Suppose that while browsing through old questions, I find that the top answer, while almost certainly correct at the time it was posted, is now incorrect. I add a new answer with the current, correct information. Should the old answer be downvoted?


2 Answers 2



Just as it's appropriate to change the accepted answer to your question that was once correct, it is appropriate to downvote a once-good answer.


Before I do this, I would first comment to why the answer is no longer correct, perhaps with an errata link or some other damning source so that they may be able to edit the answer themselves.

  • \$\begingroup\$ By "before I do this", do you mean to imply you'd delay voting to let them act? Or would you vote and do that? (I wouldn't myself.) \$\endgroup\$ Mar 12, 2019 at 18:40
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    \$\begingroup\$ @doppelgreener I would comment first, then wait an amount of time..... a day or two? then vote \$\endgroup\$
    – goodguy5
    Mar 12, 2019 at 18:46
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    \$\begingroup\$ @dopplegreener although if you downvoted beforehand it is not a problem as you will be able to upvote the answer after it is edited with the correct information \$\endgroup\$
    – Ruse
    Mar 13, 2019 at 8:21
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    \$\begingroup\$ Whoops, my comment reads ambiguously. I downvote at the same time as commenting for exactly that reason: if it does get edited the voting will unlock again so I can change my vote, but if it doesn't it keeps the downvote. \$\endgroup\$ Mar 13, 2019 at 10:25


You can vote however you want.

That said, saying that all the site's users should also cast their votes a certain way in certain situations is an overreach. Users aren't ever under any obligation to vote one way or another or even to vote at all. If new information has rendered an answer incorrect, it's up to each user to determine if that answer now deserves further action. A mandate or policy or even a perceived consensus that certain classes of answers should be downvoted all the time no matter what violates users' voting independence, something the site greatly values and respects.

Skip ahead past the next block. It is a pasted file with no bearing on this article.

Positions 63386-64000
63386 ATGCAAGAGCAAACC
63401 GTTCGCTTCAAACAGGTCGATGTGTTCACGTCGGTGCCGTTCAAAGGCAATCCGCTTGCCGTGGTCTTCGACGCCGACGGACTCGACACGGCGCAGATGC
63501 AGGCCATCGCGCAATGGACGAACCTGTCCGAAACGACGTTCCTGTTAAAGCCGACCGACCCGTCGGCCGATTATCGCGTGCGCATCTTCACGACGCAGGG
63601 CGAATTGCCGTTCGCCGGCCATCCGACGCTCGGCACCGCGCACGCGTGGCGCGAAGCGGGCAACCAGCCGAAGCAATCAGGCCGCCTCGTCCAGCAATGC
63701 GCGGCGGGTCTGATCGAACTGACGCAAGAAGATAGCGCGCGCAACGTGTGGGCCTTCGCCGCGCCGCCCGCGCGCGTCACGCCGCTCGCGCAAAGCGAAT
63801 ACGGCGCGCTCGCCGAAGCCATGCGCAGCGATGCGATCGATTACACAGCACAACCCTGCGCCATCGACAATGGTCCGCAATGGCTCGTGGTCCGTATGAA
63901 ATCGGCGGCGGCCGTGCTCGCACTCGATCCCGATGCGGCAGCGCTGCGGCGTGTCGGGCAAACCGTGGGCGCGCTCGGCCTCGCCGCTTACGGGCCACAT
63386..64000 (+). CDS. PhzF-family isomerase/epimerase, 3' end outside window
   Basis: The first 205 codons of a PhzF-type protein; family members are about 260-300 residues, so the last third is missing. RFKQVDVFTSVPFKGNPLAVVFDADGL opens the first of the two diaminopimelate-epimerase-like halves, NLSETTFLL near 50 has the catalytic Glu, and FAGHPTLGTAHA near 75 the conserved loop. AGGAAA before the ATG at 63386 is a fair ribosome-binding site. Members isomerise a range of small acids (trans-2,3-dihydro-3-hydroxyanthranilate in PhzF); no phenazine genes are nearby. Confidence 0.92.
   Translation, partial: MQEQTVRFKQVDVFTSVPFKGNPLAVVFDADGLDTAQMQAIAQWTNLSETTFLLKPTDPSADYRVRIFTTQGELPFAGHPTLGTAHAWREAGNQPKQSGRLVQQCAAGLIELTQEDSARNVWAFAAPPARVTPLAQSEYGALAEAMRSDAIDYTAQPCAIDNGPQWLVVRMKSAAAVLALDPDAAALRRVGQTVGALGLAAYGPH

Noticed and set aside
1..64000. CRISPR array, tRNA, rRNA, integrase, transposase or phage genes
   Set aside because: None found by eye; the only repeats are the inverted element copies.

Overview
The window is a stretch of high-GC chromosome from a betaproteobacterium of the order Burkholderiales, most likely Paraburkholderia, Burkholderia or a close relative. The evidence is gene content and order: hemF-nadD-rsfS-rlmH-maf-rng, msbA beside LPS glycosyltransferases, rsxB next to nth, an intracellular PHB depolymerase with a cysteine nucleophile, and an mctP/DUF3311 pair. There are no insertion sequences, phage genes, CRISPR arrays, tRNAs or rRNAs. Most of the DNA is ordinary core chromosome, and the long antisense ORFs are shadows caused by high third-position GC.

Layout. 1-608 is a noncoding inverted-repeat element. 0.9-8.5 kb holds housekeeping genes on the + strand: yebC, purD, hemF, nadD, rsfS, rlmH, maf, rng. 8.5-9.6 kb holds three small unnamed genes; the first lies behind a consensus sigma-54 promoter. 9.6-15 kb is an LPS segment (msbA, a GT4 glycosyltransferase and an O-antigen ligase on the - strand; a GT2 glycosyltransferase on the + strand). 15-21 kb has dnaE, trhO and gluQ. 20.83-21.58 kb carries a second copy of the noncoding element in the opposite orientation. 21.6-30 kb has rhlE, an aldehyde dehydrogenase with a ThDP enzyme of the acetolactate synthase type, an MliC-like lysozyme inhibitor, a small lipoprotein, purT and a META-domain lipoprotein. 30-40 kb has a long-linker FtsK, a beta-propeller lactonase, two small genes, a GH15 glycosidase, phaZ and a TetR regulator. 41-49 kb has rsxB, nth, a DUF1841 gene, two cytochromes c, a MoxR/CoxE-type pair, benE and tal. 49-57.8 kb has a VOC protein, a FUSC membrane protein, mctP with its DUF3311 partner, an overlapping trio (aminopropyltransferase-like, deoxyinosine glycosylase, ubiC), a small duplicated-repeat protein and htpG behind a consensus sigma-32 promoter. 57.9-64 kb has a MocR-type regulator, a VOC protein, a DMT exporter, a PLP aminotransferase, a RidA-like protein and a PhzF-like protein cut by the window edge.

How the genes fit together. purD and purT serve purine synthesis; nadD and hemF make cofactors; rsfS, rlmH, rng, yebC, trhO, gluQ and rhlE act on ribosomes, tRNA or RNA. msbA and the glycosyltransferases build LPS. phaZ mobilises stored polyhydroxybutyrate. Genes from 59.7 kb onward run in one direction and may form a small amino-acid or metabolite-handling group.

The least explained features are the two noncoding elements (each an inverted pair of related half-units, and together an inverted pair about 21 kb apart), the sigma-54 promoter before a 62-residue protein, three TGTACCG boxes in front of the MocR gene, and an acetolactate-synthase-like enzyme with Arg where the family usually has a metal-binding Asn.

To be clear, if you downvote an answer, that's on you, and you should be acting here according to your own will—that is appropriate. If there's a desire to see users downvote an answer, that can be encouraged, but I suggest that be done with the tools the site already provides—put a bounty the question, add appropriate comments, and cast votes according to conscience—rather than, for instance, a comment on the obsolete answer that says This answer is incorrect in light of rules changes; for why it's been downvoted see this Meta question. It's better for voters to downvote and leave no comment than to have voters downvote and in comments hide behind a bureaucratic shield that absolves them of the responsibility for their votes.

  • \$\begingroup\$ "Users aren't ever under any obligation to vote one way... or even to vote at all." While this is factually true, there is an important middle ground between saying users aren't ever told to vote a certain way and saying users should all vote the same way and have detailed philosphical guidelines. In reality cases exist of blatantly misguided voting patterns like OP's or this drama. That's why encouragement to "be nice", voting guidelines, and badges for voting exist. \$\endgroup\$
    – Cody P
    Mar 15, 2019 at 18:38
  • \$\begingroup\$ @CodyP RE: "There is an important middle ground between saying [A] users aren't ever told to vote a certain way and [B] saying users should all vote the same way and have detailed philosphical guidelines." I'm honestly not sure there can be a middle ground. Any middle ground that includes a recommendation like A user should always downvote a question that is X leads to the contrarians saying O, yeah? Or else what? and the thoughtful saying Even in this totally unanticipated corner case? Asking for a blanket policy like this is asking for trouble. \$\endgroup\$ Mar 15, 2019 at 22:00

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